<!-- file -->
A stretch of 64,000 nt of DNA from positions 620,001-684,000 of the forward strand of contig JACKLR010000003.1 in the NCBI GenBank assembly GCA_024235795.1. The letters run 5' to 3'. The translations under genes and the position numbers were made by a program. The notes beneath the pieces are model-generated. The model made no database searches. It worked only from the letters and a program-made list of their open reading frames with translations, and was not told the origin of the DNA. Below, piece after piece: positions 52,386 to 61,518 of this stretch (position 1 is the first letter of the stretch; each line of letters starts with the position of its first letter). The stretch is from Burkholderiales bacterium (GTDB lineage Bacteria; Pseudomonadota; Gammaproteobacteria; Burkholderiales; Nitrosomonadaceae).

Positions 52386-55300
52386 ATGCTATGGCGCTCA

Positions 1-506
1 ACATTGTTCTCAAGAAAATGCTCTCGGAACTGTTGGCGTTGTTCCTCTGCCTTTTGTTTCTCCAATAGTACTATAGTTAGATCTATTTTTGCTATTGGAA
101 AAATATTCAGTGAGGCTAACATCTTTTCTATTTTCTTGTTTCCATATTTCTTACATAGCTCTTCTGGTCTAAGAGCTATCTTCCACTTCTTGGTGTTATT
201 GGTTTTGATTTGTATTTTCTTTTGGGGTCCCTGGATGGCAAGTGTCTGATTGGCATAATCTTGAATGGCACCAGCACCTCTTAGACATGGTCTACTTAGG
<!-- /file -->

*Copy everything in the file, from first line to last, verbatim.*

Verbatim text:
A stretch of 64,000 nt of DNA from positions 620,001-684,000 of the forward strand of contig JACKLR010000003.1 in the NCBI GenBank assembly GCA_024235795.1. The letters run 5' to 3'. The translations under genes and the position numbers were made by a program. The notes beneath the pieces are model-generated. The model made no database searches. It worked only from the letters and a program-made list of their open reading frames with translations, and was not told the origin of the DNA. Below, piece after piece: positions 52,386 to 61,518 of this stretch (position 1 is the first letter of the stretch; each line of letters starts with the position of its first letter). The stretch is from Burkholderiales bacterium (GTDB lineage Bacteria; Pseudomonadota; Gammaproteobacteria; Burkholderiales; Nitrosomonadaceae).

Positions 52386-55300
52386 ATGCTATGGCGCTCA

Positions 1-506
1 ACATTGTTCTCAAGAAAATGCTCTCGGAACTGTTGGCGTTGTTCCTCTGCCTTTTGTTTCTCCAATAGTACTATAGTTAGATCTATTTTTGCTATTGGAA
101 AAATATTCAGTGAGGCTAACATCTTTTCTATTTTCTTGTTTCCATATTTCTTACATAGCTCTTCTGGTCTAAGAGCTATCTTCCACTTCTTGGTGTTATT
201 GGTTTTGATTTGTATTTTCTTTTGGGGTCCCTGGATGGCAAGTGTCTGATTGGCATAATCTTGAATGGCACCAGCACCTCTTAGACATGGTCTACTTAGG